Caroline County: Tsarnaev body 'not the publicity' we want - WSFA.com Montgomery Alabama news.

Caroline County: Tsarnaev body 'not the publicity' we want

Caroline officials say they were unaware the remains of suspected Boston Marathon bomber, Tamerlan Tsarnaev, were buried in Doswell.

"We didn't know anything about it. It's not the kind of publicity we'd like to have," said Caroline County Administrator Charles Culley. "We'd rather announce a major economic development project. It's not anything we encouraged to happen. We didn't seek this."

Virginia State Police also say they didn't know the remains of Tamerlan Tsarnaev were buried in Doswell.

Tsarnaev's remains were buried at the Al-Barzakh Cemetery, a small Muslim cemetery is located off Route 725 in Doswell. The site is located in Caroline County, just over the line from Hanover County.

Full coverage of the Boston Marathon bombings

The announcement caught Caroline officials off-guard. Protesters and media camped outside the Peter Stefan's funeral home when Tsarnaev's remains were moved there last Friday. Officials in at least three other states refused to accept the remains. One proposal to bury them at a Massachusetts state prison failed Tuesday.

The Watertown Chief of Police sent out an appeal for help finding a final resting place for the remains. A "compassionate individual" came forward Thursday, in the form of a Richmond woman.

Martha Mullen started working with local faith leaders in and around Richmond on Tuesday to find a permanent resting place for Tamerlan Tsarnaev, who died in a police shooting on April 19. Mullen worked with representatives of the United Methodist church she belongs to, as well as to representatives from local Muslim, Jewish and Hindu communities.

"Jesus tells us 'love your enemies'," said Martha Mullen in a press release. "Not to hate them even after they are dead."

Caroline sheriffs say they will be in the area of the cemetery, in case they are needed.

Tsarnaev was killed April 19 in a shootout with police in Watertown, four days after the Boston Marathon bombings.

Copyright 2013 WWBT NBC12.  All rights reserved.

  • NewsMore>>

  • Judge tosses $417M award against Johnson & Johnson

    Judge tosses $417M award against Johnson & Johnson

    Friday, October 20 2017 10:32 PM EDT2017-10-21 02:32:33 GMT
    Saturday, October 21 2017 8:13 AM EDT2017-10-21 12:13:10 GMT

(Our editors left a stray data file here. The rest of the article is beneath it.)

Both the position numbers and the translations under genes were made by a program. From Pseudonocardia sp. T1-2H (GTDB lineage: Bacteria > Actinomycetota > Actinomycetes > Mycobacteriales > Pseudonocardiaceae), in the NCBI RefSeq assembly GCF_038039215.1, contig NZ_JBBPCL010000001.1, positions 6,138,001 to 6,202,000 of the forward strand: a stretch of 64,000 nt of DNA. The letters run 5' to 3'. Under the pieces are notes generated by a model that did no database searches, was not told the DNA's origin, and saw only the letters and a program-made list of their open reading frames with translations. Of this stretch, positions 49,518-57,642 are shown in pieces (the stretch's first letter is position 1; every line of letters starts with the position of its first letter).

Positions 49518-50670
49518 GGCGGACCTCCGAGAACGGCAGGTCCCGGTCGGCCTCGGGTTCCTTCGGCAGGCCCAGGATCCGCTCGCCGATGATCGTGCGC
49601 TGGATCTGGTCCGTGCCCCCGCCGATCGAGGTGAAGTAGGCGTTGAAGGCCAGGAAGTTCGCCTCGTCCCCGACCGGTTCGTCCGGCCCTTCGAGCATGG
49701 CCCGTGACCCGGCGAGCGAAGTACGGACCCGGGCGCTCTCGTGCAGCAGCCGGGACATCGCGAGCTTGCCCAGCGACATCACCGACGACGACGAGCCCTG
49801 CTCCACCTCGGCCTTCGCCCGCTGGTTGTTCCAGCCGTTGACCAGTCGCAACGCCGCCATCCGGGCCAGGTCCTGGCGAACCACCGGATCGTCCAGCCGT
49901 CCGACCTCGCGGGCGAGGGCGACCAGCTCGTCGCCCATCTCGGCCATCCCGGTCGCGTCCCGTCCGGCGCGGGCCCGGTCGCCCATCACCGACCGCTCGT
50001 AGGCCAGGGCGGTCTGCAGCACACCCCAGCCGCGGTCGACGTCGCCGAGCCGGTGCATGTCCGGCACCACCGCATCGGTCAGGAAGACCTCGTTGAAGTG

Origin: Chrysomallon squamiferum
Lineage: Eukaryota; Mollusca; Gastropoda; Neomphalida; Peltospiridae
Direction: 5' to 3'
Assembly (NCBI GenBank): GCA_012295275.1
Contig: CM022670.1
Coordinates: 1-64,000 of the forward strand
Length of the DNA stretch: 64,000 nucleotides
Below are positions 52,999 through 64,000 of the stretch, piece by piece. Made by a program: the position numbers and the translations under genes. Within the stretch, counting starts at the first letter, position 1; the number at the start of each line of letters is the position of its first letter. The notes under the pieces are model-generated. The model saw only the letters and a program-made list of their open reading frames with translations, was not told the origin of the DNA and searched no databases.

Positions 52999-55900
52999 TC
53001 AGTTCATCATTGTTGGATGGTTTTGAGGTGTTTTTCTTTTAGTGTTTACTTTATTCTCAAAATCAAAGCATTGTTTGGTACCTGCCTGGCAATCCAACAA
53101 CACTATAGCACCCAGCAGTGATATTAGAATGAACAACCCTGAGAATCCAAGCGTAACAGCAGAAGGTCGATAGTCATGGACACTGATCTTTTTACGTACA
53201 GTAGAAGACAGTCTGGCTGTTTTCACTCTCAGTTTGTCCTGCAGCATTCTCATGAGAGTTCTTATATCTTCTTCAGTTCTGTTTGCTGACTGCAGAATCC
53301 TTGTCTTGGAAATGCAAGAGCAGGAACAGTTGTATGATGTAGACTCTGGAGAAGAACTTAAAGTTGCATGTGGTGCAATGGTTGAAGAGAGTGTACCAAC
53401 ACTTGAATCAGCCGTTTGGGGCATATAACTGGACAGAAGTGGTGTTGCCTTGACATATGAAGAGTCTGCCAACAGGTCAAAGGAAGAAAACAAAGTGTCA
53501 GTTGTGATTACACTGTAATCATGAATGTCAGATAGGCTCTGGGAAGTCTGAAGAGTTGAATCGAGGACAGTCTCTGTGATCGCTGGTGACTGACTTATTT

A Los Angeles judge has tossed out a $417 million jury award to a woman who claimed she developed ovarian cancer by using Johnson & Johnson baby powder for feminine hygiene.

    More >>

    A Los Angeles judge has tossed out a $417 million jury award to a woman who claimed she developed ovarian cancer by using Johnson & Johnson baby powder for feminine hygiene.

    More >>
  • Ken Hare's Natural Alabama: Dauphin Island, Fort Morgan deliver great birds

    Ken Hare's Natural Alabama: Dauphin Island, Fort Morgan deliver great birds

    Friday, October 20 2017 4:14 PM EDT2017-10-20 20:14:49 GMT
    Greater Yellowlegs (Photo Ken Hare).jpgGreater Yellowlegs (Photo Ken Hare).jpg

    Among the highlights of the year for many Alabama birders are the fall and spring meetings of the Alabama Ornithological Society on Dauphin Island. The fall meeting earlier this month did not disappoint, despite part of the island remaining off limits because of lingering damage from Hurricane Nate.

    More >>

    Among the highlights of the year for many Alabama birders are the fall and spring meetings of the Alabama Ornithological Society on Dauphin Island. The fall meeting earlier this month did not disappoint, despite part of the island remaining off limits because of lingering damage from Hurricane Nate.

    More >>
  • Study: Pollution kills 9 million a year, costs $4.6 trillion

    Study: Pollution kills 9 million a year, costs $4.6 trillion

    Thursday, October 19 2017 8:42 PM EDT2017-10-20 00:42:08 GMT
    Saturday, October 21 2017 7:54 AM EDT2017-10-21 11:54:20 GMT

    Environmental pollutants are killing at least 9 million people, a toll exceeding that of war, smoking, hunger or natural disasters.

    More >>

    Environmental pollutants are killing at least 9 million people, a toll exceeding that of war, smoking, hunger or natural disasters.

    More >>
Powered by Frankly